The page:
In years to come, we may look back on Manchester City’s distressingly frantic 5-3 victory over AS Monaco as peak Pep, as the game that perfectly captured the central paradox of Guardiola’s first season in England.
Looking more like a half-arsed game of FIFA 17 than an actual match, it was an evening befitting of the tactical sophistication and chaos inherent in that beautifully expansive – but woefully expansive – formation that Pep Guardiola has been trialling since their humbling defeat at Everton in mid-January.
You cannot help but commend Guardiola’s pursuit of beauty. With Yaya Toure as the bumbling pivot, his midfield builds out in neat concentric circles – Kevin de Bruyne and David Silva rotate on the outside of the Ivorian; Raheem Sterling and Leroy Sane on the outside of them – to create exactly the kind of neatly-tessellating, 45-degree-angle passing lines that dance in Guardiola’s head as he sleeps. But City’s pursuit of such glory has come at the expense of even the most rudimentary attempts to defend their own goal. 5-3 was a score-line that flattered both defences.
Nevertheless, things are looking up. Nicolas Otamendi remains a hopeless liability and their defensive woes may ultimately cost Guardiola silverware in his inaugural campaign, but it would be premature to assume that they cannot find greater balance between now and April, when the Champions League quarter-finals begin. If Guardiola can find a settled back four and fully educate Fernandinho on how to help in central midfield without reneging on his responsibilities as a full-back (how City must wish they still had James Milner) then this could be their year.
After all, the competition across Europe is weaker than it has been in some time.
The monopolies in Germany, Italy, France, and Spain have all taken a hit in 2016/17. Juventus have looked shaky throughout the season and, despite reasserting dominance over the past few weeks, remain beatable. Bayern Munich have struggled to adapt to the laissez-faire attitude of Carlo Ancelotti and will look considerably less dynamic when facing more competent opposition in the next round.
Real Madrid remain strangely directionless despite Zinedine Zidane’s achievements, and will surely be overpowered by more tactically sophisticated opponents in April. Barcelona are all but out, while Atletico Madrid have endured a torrid domestic season that could leak into their European campaign.
Meanwhile, Paris Saint-Germain have a history of flakiness and have been inconsistent under Unai Emery. Their unexpectedly hard-fought title race may deplete their energy reserves as the latter stages of the Champions League approach.
Of the six European super-powers, only five will remain in the quarter-finals and three are in transitional years, while the other two are not playing with the kind of fluency that ordinarily indicates a serious challenge. The 2016/17 Champions League is an unusually open tournament, and thus likely to be won – with a touch of fortune – by whichever team hits their stride at exactly the right moment. As it stands, Manchester City have as good a chance as any of being the team that turns it on when it counts.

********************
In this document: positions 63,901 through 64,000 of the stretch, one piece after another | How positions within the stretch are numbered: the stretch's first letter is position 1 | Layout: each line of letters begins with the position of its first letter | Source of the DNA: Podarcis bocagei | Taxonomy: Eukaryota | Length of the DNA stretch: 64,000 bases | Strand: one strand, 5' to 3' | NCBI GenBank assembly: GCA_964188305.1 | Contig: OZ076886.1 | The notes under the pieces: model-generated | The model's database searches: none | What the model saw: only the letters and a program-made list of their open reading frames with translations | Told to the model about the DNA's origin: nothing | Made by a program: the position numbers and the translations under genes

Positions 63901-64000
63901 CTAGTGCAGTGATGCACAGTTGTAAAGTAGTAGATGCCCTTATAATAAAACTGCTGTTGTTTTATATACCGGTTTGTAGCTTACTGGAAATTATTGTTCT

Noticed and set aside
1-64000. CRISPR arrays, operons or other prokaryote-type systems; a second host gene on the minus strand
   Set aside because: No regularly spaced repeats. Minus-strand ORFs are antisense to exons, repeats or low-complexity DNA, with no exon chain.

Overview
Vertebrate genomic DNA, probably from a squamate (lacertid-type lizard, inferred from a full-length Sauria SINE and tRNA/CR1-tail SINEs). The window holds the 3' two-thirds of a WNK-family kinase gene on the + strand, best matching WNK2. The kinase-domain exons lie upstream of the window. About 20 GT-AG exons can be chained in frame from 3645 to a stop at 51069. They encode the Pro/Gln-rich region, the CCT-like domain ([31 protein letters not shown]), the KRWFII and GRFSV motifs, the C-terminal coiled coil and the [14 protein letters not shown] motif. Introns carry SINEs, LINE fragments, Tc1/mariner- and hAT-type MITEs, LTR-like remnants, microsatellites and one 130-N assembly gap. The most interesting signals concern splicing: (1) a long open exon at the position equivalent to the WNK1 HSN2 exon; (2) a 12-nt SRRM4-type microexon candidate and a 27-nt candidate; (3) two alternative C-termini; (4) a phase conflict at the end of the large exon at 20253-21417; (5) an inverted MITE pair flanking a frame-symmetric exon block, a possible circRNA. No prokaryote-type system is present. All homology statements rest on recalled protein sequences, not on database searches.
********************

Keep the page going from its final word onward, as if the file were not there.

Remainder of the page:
Unlike all of the above clubs, bar Atletico, City will not be competing on multiple fronts when the quarter-finals begin on April 11. This is a big advantage. What’s more, Pep has an excellent record in the competition and has shown a tactical adaptability this season that is sorely lacking among many of his rivals. Atletico, for example, have failed to evolve during their crisis-hit season, but by contrast Guardiola’s formation and team selection are a perpetual mystery. This, when we reach the uber-hyped semi-finals, should go in his favour.
Improvements still need to be made. It is surely only a matter of time before Guardiola realises Vincent Kompany’s organisational influence would immediately improve the team’s defensive record, and after the frantic nature of Tuesday’s victory Pep may think twice before trusting Toure to hold down the fort in any future Champions League contest.
Over the past five seasons, only twice can the Champions League winners truly claim to have been the best team in the tournament that season. Bayern Munich and Barcelona dominated European football when lifting the trophy in 2013 and 2015 respectively, but Chelsea in 2012 and Real Madrid in 2014 and 2016 were forgettable sides; rather than dominate, they simply peaked at the right moment.
Manchester City, gradually building tactical complexity and with no title challenge to distract them, could be just the team to exploit an uncharacteristically weak season.